“The interpretivist purist rejects the scientific approach as an oversimplification of the complexity of human experience, claiming it demeans notions of individual choice, freedom and morality (Burns, 2000). While proponents of the scientific approach claim that the interpretivist approach is unscientific and presents biased subjective opinion rather than credible evidence (Denzin and Ryan, 2007).” (McCanney et al., 2022, p. 6)

Pragmatism saab võimaluse:

“Pragmatism privileges the question, encouraging the researcher to choose the method most likely to provide an answer, rather than letting epistemological and ontological premises constrain the researcher’s choice (Morgan, 2007; Biesta, 2010; Biddle and Schafft, 2015).” (McCanney et al., 2022, p. 7)

Pragmatism praktikas:

“Pragmatists claim that knowledge is created within problem-solving situations, through an” (McCanney et al., 2022, p. 7) […] “iterative process in which successful outcomes from previous experiences are hypothesised as potential solutions to the current problem situation. Potential solutions are tested, revised, and retested in both a cognitive and a practical process of intelligent reflection (Ormerod, 2006; Ansell, 2016; Kaushik and Walsh, 2019). This is not solely a mental process, it is an active process of thinking, action and reflection, it has a physical element, it is literally ‘something that we do’ (Dewey 1916p367, cited in Biesta 2014 p38).” (McCanney et al., 2022, p. 8)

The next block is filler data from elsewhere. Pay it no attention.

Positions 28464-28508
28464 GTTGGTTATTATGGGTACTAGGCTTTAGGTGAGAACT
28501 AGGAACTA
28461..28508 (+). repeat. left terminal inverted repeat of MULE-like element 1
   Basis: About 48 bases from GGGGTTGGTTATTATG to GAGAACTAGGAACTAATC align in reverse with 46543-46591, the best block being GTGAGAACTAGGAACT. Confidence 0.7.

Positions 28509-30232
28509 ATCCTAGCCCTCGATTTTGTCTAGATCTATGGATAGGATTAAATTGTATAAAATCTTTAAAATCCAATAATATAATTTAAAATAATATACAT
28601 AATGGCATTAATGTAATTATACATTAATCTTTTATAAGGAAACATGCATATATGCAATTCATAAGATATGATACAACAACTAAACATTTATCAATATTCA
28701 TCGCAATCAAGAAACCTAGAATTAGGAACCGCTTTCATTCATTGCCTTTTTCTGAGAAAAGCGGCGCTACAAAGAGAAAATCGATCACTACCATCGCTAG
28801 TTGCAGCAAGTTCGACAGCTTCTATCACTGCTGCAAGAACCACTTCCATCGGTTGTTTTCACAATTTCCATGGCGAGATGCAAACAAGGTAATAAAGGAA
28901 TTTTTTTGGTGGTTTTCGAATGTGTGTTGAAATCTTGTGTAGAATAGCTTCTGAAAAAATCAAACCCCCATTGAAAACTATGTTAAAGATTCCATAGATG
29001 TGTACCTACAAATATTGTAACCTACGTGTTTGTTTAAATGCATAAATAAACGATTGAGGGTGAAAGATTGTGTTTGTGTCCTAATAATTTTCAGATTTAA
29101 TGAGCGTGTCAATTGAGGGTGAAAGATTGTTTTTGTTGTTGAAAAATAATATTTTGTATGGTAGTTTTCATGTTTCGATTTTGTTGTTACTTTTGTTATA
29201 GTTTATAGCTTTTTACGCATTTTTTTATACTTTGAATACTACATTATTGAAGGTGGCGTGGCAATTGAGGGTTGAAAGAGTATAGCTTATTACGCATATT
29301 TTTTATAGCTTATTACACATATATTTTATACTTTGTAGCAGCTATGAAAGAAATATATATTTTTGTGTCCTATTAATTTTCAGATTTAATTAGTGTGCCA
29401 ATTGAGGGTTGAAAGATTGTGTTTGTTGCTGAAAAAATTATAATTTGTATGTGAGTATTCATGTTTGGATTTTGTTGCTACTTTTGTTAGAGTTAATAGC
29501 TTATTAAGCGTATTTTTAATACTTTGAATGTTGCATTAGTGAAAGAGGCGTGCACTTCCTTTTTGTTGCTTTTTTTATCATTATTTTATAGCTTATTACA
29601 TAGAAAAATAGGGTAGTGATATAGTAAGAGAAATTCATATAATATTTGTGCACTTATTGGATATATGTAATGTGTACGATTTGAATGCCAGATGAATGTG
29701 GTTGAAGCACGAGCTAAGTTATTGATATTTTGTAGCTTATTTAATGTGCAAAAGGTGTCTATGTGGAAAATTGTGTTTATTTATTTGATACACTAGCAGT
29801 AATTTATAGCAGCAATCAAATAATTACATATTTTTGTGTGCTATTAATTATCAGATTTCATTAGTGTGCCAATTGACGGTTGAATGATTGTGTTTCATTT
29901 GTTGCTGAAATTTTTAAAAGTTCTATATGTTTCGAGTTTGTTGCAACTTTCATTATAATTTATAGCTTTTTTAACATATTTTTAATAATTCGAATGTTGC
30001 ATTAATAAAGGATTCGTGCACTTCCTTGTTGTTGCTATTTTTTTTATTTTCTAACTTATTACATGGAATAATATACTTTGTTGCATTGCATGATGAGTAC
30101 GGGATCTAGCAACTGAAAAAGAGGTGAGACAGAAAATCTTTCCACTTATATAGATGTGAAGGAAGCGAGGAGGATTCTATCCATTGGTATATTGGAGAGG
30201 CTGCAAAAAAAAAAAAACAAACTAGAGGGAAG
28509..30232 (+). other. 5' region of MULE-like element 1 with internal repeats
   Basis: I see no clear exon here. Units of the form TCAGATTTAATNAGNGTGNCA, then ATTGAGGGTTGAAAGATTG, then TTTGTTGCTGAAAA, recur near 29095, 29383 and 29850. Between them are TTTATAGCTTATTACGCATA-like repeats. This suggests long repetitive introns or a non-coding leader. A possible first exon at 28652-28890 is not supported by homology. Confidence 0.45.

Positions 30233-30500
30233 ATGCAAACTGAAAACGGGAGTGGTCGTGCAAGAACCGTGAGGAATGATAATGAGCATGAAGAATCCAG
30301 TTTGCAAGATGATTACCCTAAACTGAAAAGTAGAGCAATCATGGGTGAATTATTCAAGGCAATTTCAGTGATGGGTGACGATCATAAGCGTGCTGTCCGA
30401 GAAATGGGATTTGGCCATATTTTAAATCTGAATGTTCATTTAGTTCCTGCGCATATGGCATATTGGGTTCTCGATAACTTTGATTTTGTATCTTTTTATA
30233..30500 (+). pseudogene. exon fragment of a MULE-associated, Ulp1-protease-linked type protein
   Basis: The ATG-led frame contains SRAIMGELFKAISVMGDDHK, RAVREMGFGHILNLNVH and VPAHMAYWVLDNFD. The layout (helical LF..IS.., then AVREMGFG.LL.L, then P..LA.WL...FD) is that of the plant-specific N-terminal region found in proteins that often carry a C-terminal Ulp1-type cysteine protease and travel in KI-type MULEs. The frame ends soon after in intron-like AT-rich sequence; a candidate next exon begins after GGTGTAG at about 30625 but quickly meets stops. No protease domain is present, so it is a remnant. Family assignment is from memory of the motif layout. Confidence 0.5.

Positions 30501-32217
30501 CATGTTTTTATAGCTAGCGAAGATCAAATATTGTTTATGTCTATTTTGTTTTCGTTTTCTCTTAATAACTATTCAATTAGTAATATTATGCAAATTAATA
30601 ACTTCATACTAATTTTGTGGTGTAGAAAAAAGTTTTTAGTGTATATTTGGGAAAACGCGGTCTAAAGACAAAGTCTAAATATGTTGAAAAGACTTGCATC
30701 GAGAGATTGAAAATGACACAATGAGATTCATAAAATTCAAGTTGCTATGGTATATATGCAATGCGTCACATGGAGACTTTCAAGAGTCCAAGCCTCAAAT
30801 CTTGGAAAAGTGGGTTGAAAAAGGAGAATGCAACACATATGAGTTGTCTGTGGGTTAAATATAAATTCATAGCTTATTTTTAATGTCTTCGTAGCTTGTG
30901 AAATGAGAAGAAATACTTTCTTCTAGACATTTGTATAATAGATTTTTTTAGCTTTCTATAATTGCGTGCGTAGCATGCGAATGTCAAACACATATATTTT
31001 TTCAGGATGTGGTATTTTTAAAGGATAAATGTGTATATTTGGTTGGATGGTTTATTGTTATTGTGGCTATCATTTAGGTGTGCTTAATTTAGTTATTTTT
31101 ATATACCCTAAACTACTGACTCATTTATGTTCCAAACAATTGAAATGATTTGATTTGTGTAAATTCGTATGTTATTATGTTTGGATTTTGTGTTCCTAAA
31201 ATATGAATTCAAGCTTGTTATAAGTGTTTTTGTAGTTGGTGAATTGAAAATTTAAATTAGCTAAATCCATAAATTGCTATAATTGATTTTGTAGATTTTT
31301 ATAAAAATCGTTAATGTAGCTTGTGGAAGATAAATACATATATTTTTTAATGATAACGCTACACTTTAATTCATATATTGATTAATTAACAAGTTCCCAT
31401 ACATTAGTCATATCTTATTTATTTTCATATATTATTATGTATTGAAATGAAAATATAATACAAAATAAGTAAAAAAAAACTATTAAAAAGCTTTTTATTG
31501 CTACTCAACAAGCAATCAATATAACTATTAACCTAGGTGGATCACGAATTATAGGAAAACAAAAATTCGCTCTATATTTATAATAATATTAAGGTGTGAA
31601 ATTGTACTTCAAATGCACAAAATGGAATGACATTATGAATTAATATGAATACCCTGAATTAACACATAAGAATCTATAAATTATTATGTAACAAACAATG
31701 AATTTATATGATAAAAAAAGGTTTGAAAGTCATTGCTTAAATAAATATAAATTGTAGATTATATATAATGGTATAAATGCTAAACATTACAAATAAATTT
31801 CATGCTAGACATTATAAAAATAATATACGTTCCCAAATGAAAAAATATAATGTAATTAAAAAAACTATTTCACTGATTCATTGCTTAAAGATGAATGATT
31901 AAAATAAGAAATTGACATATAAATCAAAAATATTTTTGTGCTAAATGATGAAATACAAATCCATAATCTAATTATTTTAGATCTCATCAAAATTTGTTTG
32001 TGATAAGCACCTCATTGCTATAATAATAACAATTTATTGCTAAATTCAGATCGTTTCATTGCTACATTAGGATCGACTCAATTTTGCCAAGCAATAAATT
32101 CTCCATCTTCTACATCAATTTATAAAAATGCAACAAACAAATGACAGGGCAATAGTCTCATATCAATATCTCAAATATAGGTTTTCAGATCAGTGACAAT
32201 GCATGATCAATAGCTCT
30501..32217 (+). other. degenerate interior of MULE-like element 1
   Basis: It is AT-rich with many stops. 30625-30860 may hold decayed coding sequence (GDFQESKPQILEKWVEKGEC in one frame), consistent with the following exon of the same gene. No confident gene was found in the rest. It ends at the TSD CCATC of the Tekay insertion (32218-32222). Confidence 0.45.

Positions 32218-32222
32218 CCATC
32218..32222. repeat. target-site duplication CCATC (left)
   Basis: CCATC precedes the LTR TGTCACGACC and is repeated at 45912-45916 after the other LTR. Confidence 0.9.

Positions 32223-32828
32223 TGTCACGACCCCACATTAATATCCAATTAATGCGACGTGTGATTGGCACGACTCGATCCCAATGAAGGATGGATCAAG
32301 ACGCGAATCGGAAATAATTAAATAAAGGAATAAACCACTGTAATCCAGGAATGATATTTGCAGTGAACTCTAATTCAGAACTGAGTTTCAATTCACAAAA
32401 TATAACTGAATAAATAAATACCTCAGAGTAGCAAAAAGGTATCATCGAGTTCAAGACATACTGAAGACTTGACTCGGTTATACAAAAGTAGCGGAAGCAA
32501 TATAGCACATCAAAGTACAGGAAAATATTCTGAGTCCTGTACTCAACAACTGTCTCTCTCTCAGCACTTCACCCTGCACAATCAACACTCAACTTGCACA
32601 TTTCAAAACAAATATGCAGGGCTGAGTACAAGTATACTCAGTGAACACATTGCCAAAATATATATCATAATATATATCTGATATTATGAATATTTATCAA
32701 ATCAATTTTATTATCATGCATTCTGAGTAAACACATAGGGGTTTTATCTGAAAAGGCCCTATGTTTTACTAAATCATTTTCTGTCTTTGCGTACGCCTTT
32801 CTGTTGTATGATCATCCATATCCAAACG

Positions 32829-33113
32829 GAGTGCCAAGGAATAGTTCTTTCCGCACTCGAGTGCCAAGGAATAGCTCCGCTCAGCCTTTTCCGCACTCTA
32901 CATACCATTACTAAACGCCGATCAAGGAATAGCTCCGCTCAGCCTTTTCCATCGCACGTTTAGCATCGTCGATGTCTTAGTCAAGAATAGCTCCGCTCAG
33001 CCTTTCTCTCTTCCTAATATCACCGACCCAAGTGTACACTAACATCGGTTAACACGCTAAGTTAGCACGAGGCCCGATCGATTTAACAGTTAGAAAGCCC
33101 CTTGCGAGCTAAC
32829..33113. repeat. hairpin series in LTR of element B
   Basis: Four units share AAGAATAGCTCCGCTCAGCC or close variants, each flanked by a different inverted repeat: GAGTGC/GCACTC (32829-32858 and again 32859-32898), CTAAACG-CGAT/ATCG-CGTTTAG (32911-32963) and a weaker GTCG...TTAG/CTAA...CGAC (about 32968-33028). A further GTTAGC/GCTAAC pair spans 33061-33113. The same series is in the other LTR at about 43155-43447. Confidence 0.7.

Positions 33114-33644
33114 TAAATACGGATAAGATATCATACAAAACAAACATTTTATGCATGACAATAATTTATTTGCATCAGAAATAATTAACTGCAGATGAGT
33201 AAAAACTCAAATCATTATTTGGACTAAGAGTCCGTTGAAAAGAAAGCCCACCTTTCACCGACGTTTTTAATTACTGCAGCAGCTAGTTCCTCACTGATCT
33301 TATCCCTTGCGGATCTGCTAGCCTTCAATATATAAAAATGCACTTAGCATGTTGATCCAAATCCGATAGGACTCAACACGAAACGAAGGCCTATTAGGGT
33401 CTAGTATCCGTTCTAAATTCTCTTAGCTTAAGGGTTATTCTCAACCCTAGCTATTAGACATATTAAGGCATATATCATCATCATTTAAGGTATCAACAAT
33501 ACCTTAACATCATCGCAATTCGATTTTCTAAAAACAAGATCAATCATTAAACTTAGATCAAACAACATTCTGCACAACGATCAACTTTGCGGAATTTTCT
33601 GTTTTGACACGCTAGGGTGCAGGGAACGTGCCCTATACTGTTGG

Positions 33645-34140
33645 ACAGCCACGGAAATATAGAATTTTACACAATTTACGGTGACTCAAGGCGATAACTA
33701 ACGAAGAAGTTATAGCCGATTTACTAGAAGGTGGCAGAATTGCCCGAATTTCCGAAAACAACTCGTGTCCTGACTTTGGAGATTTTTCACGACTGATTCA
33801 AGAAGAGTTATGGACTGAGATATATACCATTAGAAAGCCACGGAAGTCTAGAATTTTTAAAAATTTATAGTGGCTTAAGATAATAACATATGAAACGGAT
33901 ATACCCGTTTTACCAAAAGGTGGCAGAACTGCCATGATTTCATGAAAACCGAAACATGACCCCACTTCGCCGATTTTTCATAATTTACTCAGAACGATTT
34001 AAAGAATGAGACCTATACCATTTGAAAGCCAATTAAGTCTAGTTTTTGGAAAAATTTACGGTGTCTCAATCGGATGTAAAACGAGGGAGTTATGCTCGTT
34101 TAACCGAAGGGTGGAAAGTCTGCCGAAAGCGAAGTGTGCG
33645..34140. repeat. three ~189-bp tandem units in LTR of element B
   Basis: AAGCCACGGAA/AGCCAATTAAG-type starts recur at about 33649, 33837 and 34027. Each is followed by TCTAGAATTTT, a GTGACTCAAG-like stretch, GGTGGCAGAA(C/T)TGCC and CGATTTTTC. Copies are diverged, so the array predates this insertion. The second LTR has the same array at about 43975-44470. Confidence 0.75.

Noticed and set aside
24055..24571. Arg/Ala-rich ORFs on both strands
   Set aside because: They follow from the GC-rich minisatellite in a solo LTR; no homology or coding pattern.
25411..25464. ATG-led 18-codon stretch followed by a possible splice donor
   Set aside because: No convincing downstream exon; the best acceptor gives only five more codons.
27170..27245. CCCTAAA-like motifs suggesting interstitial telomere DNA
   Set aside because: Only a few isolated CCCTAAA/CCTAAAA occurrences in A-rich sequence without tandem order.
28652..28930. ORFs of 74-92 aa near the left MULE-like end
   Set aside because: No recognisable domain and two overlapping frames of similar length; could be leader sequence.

Enda kogemused maksavad:

“In policing there is an almost universal respect for experience, it is the foundation of most officer decision making (Lee and Punch, 2004; Lumsden, 2016). Research suggests that most police officers, including those in managerial ranks, prefer to rely on their own experience or advice from trusted colleagues over ‘evidence’ provided by academic researchers who have little or no policing experience (Fleming and Rhodes, 2018; Hunter” (McCanney et al., 2022, p. 10) […] “et al., 2019). The domination of craft knowledge is rarely questioned or challenged by police officers” (McCanney et al., 2022, p. 11)

Lugemishuvi suurendamiseks:

“The main motivation for professionalising the police and creating a professional police knowledgebase is that police now operate in a pluralistic and complex society. The police” (McCanney et al., 2022, p. 16) […] “need a body of knowledge that is validated and defensible to replace the idiosyncratic experiential and ‘authority’ knowledge that is the current basis for practice in policing.” (McCanney et al., 2022, p. 17) […] “A consensus on the incorporation of craft knowledge and an adaptation of the existing rank-based hierarchy to replace idiosyncratic experiential and ‘authority’ knowledge as the basis for practice.” (McCanney et al., 2022, p. 17)

McCanney, J., Taylor, J. C., & Morris, K. (2022). Professionalising the police pragmatically. The Police Journal, 1–23. https://doi.org/10.1177/0032258X221128401